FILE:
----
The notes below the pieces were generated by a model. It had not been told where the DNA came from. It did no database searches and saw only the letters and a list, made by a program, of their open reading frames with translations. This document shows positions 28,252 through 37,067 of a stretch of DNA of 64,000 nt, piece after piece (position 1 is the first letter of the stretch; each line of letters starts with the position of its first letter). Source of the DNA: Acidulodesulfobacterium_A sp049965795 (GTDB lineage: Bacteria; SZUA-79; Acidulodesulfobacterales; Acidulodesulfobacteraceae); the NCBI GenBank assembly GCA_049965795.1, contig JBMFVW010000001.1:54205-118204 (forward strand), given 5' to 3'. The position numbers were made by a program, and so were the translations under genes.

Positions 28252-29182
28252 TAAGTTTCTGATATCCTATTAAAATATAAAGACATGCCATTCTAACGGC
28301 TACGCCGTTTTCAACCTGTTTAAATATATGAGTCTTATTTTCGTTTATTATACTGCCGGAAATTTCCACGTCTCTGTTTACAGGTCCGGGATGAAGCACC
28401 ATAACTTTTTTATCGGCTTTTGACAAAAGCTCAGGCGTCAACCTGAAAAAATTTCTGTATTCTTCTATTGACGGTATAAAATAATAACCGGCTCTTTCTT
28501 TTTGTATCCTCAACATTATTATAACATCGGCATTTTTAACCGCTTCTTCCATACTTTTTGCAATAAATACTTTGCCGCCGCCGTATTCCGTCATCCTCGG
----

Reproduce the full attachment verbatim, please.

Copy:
The notes below the pieces were generated by a model. It had not been told where the DNA came from. It did no database searches and saw only the letters and a list, made by a program, of their open reading frames with translations. This document shows positions 28,252 through 37,067 of a stretch of DNA of 64,000 nt, piece after piece (position 1 is the first letter of the stretch; each line of letters starts with the position of its first letter). Source of the DNA: Acidulodesulfobacterium_A sp049965795 (GTDB lineage: Bacteria; SZUA-79; Acidulodesulfobacterales; Acidulodesulfobacteraceae); the NCBI GenBank assembly GCA_049965795.1, contig JBMFVW010000001.1:54205-118204 (forward strand), given 5' to 3'. The position numbers were made by a program, and so were the translations under genes.

Positions 28252-29182
28252 TAAGTTTCTGATATCCTATTAAAATATAAAGACATGCCATTCTAACGGC
28301 TACGCCGTTTTCAACCTGTTTAAATATATGAGTCTTATTTTCGTTTATTATACTGCCGGAAATTTCCACGTCTCTGTTTACAGGTCCGGGATGAAGCACC
28401 ATAACTTTTTTATCGGCTTTTGACAAAAGCTCAGGCGTCAACCTGAAAAAATTTCTGTATTCTTCTATTGACGGTATAAAATAATAACCGGCTCTTTCTT
28501 TTTGTATCCTCAACATTATTATAACATCGGCATTTTTAACCGCTTCTTCCATACTTTTTGCAATAAATACTTTGCCGCCGCCGTATTCCGTCATCCTCGG